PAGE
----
If you start to teach popular music to young and/or middle school-aged children, you'll find that there is a great deal of music they are not aware of. I find that a little frustrating, as kids these days have access to so much more music than we ever did as kids. (I was personally pretty dependent on MTV as a kid.) The problem is that many of them don't know where to start. Yes, kids need to know who Beethoven was, but they also need to be educated on The Beatles and Marvin Gaye. As time wears on, we cannot take kids' pop culture education for granted.
So yes, teaching Johnny Cash songs within the context of a school music (or language arts or history) program is perfectly reasonable and very likely necessary.
“I Walk the Line” - Johnny Cash
Intro: Released in 1956, “I Walk the Line” was the first Country Billboard #1 hit for Cash. He had worked his way into fame, having played with Elvis Presley, Jerry Lee Lewis, and Carl Perkins in Nashville. The song went on to sell over 2 million copies, be recorded for future albums, and become a signature song of Cash's and the title to his 2005 biopic. Having sold over 90 million records and being a lifelong cultural icon, Cash had massive crossover appeal and was inducted into the Country (1980), Rock and Roll (1992), and Gospel Halls of Fame. He was also awarded at the Kennedy Center Honors in 1996 and received the Presidential Medal of the Arts in 2001. He passed away in 2003.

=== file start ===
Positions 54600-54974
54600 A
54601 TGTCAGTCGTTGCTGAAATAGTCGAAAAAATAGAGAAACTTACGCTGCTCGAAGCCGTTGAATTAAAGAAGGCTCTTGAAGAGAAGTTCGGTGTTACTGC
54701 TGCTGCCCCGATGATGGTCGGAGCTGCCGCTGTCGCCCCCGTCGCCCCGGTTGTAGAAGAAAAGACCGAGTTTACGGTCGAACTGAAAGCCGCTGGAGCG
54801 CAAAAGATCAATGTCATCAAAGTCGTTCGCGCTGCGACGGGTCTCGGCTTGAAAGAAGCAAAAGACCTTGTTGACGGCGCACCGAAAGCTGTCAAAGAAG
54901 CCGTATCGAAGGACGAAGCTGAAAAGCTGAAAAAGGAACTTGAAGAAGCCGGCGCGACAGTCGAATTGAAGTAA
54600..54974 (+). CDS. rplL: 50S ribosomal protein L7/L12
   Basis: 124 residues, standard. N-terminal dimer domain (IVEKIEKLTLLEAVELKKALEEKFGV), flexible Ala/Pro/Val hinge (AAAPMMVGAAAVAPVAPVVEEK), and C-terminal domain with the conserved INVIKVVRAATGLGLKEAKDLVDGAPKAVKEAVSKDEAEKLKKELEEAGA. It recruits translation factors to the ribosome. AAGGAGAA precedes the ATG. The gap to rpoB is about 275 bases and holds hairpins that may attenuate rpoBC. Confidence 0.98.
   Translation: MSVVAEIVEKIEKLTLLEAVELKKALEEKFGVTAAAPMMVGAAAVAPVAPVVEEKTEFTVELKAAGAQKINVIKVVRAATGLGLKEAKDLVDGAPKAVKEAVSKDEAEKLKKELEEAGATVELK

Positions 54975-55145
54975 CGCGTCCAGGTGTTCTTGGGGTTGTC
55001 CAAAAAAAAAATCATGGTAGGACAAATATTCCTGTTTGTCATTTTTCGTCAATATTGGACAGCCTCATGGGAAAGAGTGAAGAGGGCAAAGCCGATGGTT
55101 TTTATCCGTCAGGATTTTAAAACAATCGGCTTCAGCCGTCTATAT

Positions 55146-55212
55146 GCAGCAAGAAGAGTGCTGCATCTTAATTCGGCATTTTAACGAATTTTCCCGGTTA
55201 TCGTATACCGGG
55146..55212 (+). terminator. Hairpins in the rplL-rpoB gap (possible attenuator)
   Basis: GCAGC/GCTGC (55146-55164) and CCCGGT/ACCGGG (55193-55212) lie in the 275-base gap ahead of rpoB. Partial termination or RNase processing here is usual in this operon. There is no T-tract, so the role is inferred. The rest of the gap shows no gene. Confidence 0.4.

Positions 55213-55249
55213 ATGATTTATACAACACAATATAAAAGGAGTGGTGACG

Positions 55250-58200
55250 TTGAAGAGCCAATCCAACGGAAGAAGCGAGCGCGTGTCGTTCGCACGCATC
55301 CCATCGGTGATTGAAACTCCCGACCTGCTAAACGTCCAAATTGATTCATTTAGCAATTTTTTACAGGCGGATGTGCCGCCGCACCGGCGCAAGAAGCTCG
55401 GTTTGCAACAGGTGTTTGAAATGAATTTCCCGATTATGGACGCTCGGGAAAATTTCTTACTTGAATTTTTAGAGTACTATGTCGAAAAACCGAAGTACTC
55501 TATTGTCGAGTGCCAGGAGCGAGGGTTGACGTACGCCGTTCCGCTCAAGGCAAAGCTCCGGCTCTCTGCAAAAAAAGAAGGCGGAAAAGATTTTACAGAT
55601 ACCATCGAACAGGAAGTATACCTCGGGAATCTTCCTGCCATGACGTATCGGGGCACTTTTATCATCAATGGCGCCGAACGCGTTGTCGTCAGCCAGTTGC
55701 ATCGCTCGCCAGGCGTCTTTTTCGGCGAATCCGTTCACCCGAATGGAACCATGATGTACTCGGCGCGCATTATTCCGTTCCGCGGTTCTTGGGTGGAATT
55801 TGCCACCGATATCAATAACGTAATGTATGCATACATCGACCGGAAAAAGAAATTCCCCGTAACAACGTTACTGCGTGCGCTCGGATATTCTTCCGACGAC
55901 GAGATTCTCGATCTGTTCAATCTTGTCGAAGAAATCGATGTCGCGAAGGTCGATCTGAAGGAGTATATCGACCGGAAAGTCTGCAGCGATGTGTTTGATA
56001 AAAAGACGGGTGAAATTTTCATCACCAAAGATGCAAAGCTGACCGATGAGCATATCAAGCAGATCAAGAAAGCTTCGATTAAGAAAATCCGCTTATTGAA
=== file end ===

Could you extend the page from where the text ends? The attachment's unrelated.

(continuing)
Analysis: Cash wrote and recorded the song after he was married for the first time, and its lyrics reflect his intention to remain devoted in his marriage. The musical content of the song, however, reflects the struggle, as Cash changes keys four times throughout the song (despite the fact that the original recording clocks in at under three minutes). Upon listening attentively, Cash can be heard humming the tonic of each new key as he changes. The song is structured strophically, with the only feature resembling the chorus a two line motif - “Because you're mine / I walk the line”. Each repetition of this motif is preceded by a verse, and after each motif and an instrumental break, a new key appears.
Considerations for Teaching: Johnny Cash is both an important historical and cultural figure in the US, and despite his notorious inappropriate behavior and multiple stints in prison, this song contains no material considered to be offensive in the classroom. The lyrics reflect a man committed to his marriage, despite the musical message depicted. Not only does this song serve as a good example of multiple key changes and leads to examination of their effect, it could also spark cross-curricular discussion, connecting the musical features of the song to Cash's poetic and literary value.